Video

PrintPrint CiteCite
Style: MLAAPAChicago Close

loading...

Russia's Campaign in Syria: Three Things to Know

Speaker: Stephen Sestanovich, George F. Kennan Senior Fellow for Russian and Eurasian Studies, Council on Foreign Relations
November 4, 2015

An increase in Russian military spending, the readiness of Iran and Hezbollah to lend support, and disunity among the United States and its allies has facilitated Russia’s intervention in Syria, says CFR Senior Fellow Stephen Sestanovich. He explains why it is essential to follow these three factors to understand Russia’s campaign in Syria.

Military Ramp-Up: “Russia’s readiness to pour its own men and equipment into Syria did not come out of nowhere,” says Sestanovich. The decision came after nearly a decade of increased military spending. This modernization program “was not slowed by the crisis of 2008–2009 or by the recent economic slowdown,” he adds, although renewed debates about the Russian economy have put future increases in question.

Partners in Syria: Without partners like Iran or its affiliated Hezbollah militia group ready to support the Syrian forces on the ground, “Russia would have had to face the question of providing its own ground forces,” says Sestanovich. Putting Russian ground forces in Syria to support its air campaign would have had “far more serious domestic repercussions,” he says.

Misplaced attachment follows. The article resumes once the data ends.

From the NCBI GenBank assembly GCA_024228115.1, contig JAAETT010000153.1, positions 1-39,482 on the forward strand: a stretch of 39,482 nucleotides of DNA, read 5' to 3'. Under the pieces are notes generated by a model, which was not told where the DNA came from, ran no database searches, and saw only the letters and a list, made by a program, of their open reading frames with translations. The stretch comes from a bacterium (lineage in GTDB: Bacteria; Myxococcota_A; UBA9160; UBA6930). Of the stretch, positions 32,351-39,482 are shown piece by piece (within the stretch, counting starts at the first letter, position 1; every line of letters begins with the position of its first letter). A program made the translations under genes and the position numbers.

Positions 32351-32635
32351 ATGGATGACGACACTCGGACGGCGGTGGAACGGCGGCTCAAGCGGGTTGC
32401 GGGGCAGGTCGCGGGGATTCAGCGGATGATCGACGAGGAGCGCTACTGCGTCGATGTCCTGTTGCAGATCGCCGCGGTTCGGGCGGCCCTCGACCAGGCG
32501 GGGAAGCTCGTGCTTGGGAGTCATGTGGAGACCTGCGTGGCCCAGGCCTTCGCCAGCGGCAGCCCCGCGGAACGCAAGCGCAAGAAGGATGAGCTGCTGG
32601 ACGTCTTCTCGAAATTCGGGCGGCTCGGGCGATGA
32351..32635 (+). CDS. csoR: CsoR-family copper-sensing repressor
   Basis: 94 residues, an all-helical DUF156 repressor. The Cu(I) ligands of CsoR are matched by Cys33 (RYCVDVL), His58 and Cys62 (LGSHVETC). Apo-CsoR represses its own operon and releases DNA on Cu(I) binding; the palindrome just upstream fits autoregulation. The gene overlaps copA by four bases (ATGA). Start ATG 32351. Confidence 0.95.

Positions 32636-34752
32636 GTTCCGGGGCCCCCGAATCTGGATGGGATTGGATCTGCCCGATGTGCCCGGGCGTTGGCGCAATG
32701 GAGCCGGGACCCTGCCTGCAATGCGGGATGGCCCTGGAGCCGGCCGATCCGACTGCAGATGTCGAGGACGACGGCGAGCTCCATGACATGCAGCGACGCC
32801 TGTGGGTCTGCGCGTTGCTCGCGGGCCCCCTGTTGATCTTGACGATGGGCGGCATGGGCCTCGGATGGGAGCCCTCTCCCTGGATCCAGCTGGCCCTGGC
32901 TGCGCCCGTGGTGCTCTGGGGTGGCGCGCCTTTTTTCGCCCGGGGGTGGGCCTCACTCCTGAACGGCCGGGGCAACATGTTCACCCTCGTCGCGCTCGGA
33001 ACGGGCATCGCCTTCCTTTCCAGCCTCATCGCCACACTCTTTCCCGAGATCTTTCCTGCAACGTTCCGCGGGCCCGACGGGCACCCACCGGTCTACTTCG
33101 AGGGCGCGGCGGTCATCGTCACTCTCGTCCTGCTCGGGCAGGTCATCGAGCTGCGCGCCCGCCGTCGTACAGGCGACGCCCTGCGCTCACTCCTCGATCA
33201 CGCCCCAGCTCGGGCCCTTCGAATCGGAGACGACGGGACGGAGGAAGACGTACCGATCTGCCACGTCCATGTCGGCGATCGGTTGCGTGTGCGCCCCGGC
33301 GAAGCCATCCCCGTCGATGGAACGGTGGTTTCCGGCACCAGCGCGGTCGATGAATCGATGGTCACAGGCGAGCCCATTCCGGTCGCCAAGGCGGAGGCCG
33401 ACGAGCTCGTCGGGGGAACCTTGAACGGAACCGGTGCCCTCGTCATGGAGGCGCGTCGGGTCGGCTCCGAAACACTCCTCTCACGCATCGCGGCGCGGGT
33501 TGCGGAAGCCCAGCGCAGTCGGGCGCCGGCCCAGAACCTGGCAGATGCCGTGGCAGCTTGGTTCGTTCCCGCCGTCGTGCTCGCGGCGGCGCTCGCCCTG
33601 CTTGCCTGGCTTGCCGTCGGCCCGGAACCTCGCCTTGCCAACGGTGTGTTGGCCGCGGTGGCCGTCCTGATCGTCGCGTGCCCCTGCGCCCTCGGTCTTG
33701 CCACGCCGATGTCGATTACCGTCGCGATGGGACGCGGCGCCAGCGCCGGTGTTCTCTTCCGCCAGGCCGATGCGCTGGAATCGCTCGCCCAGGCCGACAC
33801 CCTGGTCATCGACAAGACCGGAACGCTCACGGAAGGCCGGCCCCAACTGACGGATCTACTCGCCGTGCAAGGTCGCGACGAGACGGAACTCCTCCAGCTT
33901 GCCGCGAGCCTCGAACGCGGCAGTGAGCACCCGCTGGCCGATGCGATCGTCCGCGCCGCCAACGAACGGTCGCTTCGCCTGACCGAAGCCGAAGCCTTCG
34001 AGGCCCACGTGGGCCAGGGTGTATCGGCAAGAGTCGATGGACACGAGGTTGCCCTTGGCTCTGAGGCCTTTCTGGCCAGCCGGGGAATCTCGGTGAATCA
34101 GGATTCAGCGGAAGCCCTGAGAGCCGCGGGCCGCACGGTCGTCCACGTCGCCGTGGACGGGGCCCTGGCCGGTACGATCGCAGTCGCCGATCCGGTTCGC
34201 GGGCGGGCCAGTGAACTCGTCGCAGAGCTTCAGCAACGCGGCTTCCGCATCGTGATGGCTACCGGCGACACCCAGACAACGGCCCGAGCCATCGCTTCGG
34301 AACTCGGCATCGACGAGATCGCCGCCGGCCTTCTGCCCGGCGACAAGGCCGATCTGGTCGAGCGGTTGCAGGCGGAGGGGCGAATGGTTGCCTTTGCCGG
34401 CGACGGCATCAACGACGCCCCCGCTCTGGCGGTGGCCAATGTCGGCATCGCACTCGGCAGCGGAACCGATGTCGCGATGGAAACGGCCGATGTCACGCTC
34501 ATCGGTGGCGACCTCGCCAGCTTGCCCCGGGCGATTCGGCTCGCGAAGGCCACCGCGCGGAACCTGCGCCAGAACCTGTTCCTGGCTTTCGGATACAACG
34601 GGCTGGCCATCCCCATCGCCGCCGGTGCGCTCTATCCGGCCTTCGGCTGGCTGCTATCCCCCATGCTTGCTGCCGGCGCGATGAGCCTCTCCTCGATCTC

U.S. Coalition Disunity: Hesitation and disunity in the U.S.-led coalition have made Russia’s intervention in Syria much easier, says Sestanovich. “Turkey, Saudi Arabia, Qatar, Jordan and other states friendly to the U.S. have not worked in concert either with Washington or with each other,” he says. Still, the Russian intervention could galvanize Syrian President Bashar al-Assad’s opponents. “Washington seems ready to increase the quantity and quality of military equipment to anti-Assad forces,” says Sestanovich.


Terms of Use: I understand that I may access this audio and/or video file solely for my personal use. Any other use of the file and its content, including display, distribution, reproduction, or alteration in any form for any purpose, whether commercial, noncommercial, educational, or promotional, is expressly prohibited without the written permission of the copyright owner, the Council on Foreign Relations. For more information, write permissions@cfr.org.

More on This Topic